The Devil's CrownWilliam Marshal5 Episodes
HorizonCommentatorEpisode: Light of the 21st Century
1979Suez 1956Sir Walter MoncktonTV Movie
The Onedin LineUncreditedThe Suitor
The Famous FiveMr. StickFive Run Away Together
1980Only When I LaughPerkinsEpisode: Where There's a Will
All Creatures Great and SmallRoddyEpisode: Hair of the Dog
Play for TodayJudge Barnes-RitchieEpisode: No Defence
1981John DiamondJoseph K'NeeTV Movie
BognorXavier6 Episodes
Tales from the Thousand and One NightsThe SwindlerTV Movie
Play for TodayCommodore LondonderryEpisode: PQ17
1981-1982NannyMr. Jessop5 Episodes
1982Foxy LadyJ.P. Schofield2 Episodes
Shine on Harvey MoonWilfEpisode: The Course of True Love
BBC2 PlayhouseWilliam PierceThe Pigman's Protege
King's RoyalFather Campbell2 Episodes
1983DramaramaThe InstructorEpisode: The Young Person's Guide to Getting Their Ball Back
JuryJamesEpisode: Ann
Play for TodayMalcolmEpisode: Reluctant Chickens
The CleopatrasSextusEpisode: 100 BC
Doctor WhoThe DoctorEpisode: The Five Doctors
1984The Two RonniesMileaway Villager
The Judge
Episode #10.4
Episode: 1984 Christmas Special
The Box of DelightsCole Hawlings3 Episodes
Swallows and Amazons Forever!: The Big SixHarry BangateTV Movie
MinderJoe ManciniEpisode: Windows
AmyLord RothermereTV Movie
1985Summer SeasonGeraldEpisode: Long Term Memory
Doctor WhoThe Doctor3 Episodes
1986The Two of UsPerce5 Episodes
1987Knights of GodArthur13 Episodes
Super GranGreat Sporran of the IslesEpisode: Supergran and the Heir Apparent
Yesterday's DreamsJack4 Episodes
Inspector MorseGeorge JacksonEpisode: The Dead of Jericho



  1. ^ An Hour with Jon Pertwee, BBC Radio 7, Friday 18 June 2010
  2. ^ Vahimagi, p.42
  3. ^ "Why Patrick Troughton Peed On Golf Courses…". SFX. 2011-12-16. Retrieved 2014-04-06. 
  4. ^ "BBC Two - An Adventure in Space and Time - Rex Tucker". 1970-01-01. Retrieved 2014-04-06.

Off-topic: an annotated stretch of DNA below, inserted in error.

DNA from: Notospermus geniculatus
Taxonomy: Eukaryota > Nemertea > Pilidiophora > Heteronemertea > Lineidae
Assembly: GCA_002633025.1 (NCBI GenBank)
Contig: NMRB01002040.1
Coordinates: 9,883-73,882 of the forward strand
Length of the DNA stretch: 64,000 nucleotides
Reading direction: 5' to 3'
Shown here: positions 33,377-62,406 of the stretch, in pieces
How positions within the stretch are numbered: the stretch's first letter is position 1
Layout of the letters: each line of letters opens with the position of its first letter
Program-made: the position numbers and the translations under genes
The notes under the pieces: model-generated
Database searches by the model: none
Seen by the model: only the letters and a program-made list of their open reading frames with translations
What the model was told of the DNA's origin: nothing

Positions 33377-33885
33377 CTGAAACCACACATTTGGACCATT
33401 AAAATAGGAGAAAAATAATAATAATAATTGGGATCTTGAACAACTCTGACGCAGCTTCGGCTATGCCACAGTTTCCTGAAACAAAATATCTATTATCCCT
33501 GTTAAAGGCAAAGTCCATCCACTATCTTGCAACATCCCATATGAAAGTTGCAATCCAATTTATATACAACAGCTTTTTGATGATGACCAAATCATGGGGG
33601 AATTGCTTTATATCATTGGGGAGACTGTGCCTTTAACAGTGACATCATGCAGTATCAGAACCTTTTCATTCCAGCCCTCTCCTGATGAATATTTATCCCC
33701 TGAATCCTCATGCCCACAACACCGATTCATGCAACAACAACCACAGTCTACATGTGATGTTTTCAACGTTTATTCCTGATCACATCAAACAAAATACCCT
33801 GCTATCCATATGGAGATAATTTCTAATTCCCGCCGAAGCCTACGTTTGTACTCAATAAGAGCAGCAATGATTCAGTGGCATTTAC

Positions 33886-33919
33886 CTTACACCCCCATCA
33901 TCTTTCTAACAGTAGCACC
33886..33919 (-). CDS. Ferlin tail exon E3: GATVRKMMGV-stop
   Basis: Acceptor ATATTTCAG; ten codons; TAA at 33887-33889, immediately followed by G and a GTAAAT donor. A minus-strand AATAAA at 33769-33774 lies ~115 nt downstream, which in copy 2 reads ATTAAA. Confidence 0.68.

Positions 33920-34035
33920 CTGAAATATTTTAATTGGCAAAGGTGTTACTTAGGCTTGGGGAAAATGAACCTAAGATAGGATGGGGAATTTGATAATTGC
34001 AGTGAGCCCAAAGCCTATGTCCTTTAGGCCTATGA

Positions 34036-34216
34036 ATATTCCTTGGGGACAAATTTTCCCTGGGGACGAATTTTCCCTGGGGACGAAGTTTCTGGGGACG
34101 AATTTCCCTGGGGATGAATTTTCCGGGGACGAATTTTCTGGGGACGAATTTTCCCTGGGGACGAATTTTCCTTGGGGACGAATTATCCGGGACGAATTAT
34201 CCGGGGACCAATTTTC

5. ^ Howe, Stammers and Walker, p. 68
  6. ^ Howe, Stammers and Walker, pp. 68–69
  7. ^ Howe, Stammers and Walker p. 72
  8. ^ a b KTEH interview
  9. ^ Haining p. 54
  10. ^ Haining p. 56
  11. ^ Howe, Stammers and Walker p. 68, 74
  12. ^ Howe, Stammers and Walker p. 75
  13. ^ Mulkern, Patrick (18 February 2013). "Doctor Who – Reece Shearsmith cast as Patrick Troughton". Radio Times. Retrieved 18 February 2013. 
  14. ^ "Home Briefs". Evening Times. 29 January 1979. Retrieved 26 March 2013. 
  15. ^
  16. ^ FidoNET Newsletter, Volume 4, # 15, March 1987
  17. ^ "Patrick Troughton, 67, played `Doctor Who' on British TV Series: Obituaries". Tampa Bay Times. 31 March 1987. Retrieved 26 March 2013. 
  18. ^ "Patrick George Troughton (1920 - 1987) - Genealogy". Retrieved 2014-04-06. 
  19. ^ a b Lewis, Stephen (24 March 2005). "Who are you?". York Press. Retrieved 26 March 2013. 
  20. ^ Horne, Marc (2012-05-13). "The shameful secret of Dr Two families | UK | News | Daily Express". Retrieved 2014-04-06. 
  21. ^ a b c d Jardine, Cassandra (6 October 2009). "Harry Potter star: My life after Dudley Dursley". The Telegraph. Retrieved 26 March 2013. 
  22. ^ Lewinski, John Scott (3 June 2008). "The Doctor Dates His Daughter From ‘The Doctor's Daughter’". Wired News. Retrieved 26 March 2013. 
  23. ^ "Troughton reaches new level". BBC Sport. 29 May 2003. Retrieved 26 March 2013. 
  24. ^

Further reading[edit]

External links[edit]